Specialised tests include the biomarkers carbohydrate deficient transferrin (CDT) and urinary ethylglucuronide (EtG). Both are readily available from major pathology providers but are costly because they are not covered by Medicare. They would normally be ordered according to directions from authorities such as the family court and professional regulators such as AHPRA.
Abnormal results for biomarkers can be used to raise concerns about alcohol use, especially when GPs suspect the patient may be under-reporting excessive alcohol use during consultations or on self-report measures (such as the AUDIT-C and DSM-5 checklist).
Signs of excessive alcohol consumption may be evident on physical examination. Common indicators of excessive drinking include, but are not limited to:
- signs of intoxication or withdrawal, which may be subtle
- conjunctival injection
- hepatomegaly and other signs of liver disease.
The presence of any of the above physical signs is not diagnostic of or essential to diagnosing AUD. Most patients with AUD have no abnormal physical findings. Only those with more severe AUD show signs of cognitive impairment and poor general presentation. Abnormal findings can be fed back to patients whom GPs suspect may be under-reporting their alcohol intake in order to encourage more open discussion about their drinking.
Pharmacotherapy for relapse prevention
GPs are well placed and trained to offer brief interventions for patients with mild to moderate AUD. For patients with moderate to severe AUD, numerous pharmacotherapy options are available for both abstinence and reduced drinking goals including acamprosate, naltrexone and disulfiram.
Patients who meet the criteria for severe AUD should not be advised to stop drinking abruptly given they likely to be physically dependent on alcohol and are at risk of experiencing potentially life-threatening withdrawal. Such patients would benefit from medicated detoxification that can be offered in primary care or via external referral to the appropriate specialist service. Outpatient withdrawal management uses long-acting benzodiazepines such as diazepam in a tapering dose with daily thiamine for five to seven days. Outpatient detoxification is not indicated in those without social support, or who have significant medical and mental comorbidities, seizure disorders, or a history of complicated withdrawal or failed withdrawal attempts.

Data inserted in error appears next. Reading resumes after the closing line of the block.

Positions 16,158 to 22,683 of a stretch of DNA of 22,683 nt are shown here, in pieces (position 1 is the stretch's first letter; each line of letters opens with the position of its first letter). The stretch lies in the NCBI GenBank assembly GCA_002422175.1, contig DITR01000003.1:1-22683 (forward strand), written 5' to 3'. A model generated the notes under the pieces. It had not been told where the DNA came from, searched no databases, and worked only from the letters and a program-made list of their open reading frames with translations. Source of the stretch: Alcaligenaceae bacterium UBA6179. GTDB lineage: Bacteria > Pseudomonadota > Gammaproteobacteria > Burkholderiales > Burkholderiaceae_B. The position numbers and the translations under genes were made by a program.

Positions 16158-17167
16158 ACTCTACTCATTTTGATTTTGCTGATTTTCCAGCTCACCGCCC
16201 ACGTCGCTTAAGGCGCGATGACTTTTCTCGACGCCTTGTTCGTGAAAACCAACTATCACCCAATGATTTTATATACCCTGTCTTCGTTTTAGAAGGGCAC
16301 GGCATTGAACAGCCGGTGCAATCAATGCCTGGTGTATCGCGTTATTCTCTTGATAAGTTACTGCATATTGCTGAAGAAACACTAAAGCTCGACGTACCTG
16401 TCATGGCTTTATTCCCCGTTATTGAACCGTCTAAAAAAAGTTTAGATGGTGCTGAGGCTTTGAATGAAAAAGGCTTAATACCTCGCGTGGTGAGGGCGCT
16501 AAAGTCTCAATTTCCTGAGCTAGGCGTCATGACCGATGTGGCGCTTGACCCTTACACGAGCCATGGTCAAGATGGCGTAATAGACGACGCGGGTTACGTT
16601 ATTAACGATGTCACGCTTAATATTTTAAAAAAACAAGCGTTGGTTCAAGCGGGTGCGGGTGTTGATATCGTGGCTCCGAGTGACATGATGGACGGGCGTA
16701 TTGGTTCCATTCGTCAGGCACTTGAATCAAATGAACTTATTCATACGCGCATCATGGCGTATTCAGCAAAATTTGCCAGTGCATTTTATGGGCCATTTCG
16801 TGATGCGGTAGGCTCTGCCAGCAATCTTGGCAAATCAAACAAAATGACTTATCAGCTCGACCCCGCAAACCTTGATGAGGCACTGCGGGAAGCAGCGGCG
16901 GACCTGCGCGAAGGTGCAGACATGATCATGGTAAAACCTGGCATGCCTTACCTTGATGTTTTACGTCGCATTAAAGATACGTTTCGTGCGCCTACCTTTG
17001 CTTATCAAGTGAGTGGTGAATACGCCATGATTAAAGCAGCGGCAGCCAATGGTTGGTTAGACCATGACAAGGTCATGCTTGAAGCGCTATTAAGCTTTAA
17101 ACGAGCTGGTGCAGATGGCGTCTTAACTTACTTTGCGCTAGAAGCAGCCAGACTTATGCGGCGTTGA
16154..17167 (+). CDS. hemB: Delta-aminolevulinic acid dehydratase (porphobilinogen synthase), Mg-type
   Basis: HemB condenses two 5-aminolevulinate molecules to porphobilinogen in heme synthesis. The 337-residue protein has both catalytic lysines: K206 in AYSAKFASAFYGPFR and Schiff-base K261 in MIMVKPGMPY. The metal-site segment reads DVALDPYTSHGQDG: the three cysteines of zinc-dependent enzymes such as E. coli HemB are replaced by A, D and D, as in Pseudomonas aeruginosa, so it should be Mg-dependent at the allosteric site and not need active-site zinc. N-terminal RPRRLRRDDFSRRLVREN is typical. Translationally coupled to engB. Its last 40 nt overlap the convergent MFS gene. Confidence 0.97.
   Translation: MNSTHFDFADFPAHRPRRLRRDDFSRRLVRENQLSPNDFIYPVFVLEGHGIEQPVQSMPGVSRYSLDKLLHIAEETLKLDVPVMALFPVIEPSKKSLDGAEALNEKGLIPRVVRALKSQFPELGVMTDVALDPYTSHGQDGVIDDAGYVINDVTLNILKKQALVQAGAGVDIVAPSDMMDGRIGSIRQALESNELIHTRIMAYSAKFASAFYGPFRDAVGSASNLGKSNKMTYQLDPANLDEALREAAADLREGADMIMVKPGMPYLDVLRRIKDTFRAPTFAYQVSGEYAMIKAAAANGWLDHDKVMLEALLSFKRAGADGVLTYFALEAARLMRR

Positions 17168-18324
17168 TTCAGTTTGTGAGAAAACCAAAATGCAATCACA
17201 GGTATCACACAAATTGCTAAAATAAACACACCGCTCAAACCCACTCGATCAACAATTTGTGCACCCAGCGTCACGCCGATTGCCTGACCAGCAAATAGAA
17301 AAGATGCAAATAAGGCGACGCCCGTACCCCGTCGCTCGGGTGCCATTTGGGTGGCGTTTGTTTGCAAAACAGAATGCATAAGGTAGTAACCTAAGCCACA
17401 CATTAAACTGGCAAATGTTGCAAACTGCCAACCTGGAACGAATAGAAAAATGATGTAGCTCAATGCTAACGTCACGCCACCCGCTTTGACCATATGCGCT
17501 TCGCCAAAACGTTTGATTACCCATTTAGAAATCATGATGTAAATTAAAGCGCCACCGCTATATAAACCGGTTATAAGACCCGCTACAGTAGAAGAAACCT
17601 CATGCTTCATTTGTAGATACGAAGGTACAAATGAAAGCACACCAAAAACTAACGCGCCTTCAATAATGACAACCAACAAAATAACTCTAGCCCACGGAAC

Evidence suggests that patients are more likely to achieve their drinking goals if they combine pharmacotherapy with supportive counselling.27 Counselling teaches patients coping skills to manage high-risk situations in which they would typically drink, such as when depressed or bored. Due to the pandemic, counselling services are now typically delivered online via telehealth. Most support groups such as SMART Recovery and Alcoholics Anonymous groups are also being offered online during the COVID-19 pandemic.
Numerous mobile apps also exist to help patients manage their alcohol use and are listed in Box 3.
Alcohol use remains a significant cost and burden to patients and society. Given increased rates of alcohol use since the COVID-19 pandemic in Australia, it is vital that GPs take the time to routinely screen patients for possible alcohol misuse. GPs have the necessary skills to routinely screen, conduct a comprehensive assessment and devise a treatment plan for patients drinking excessively since the pandemic. MT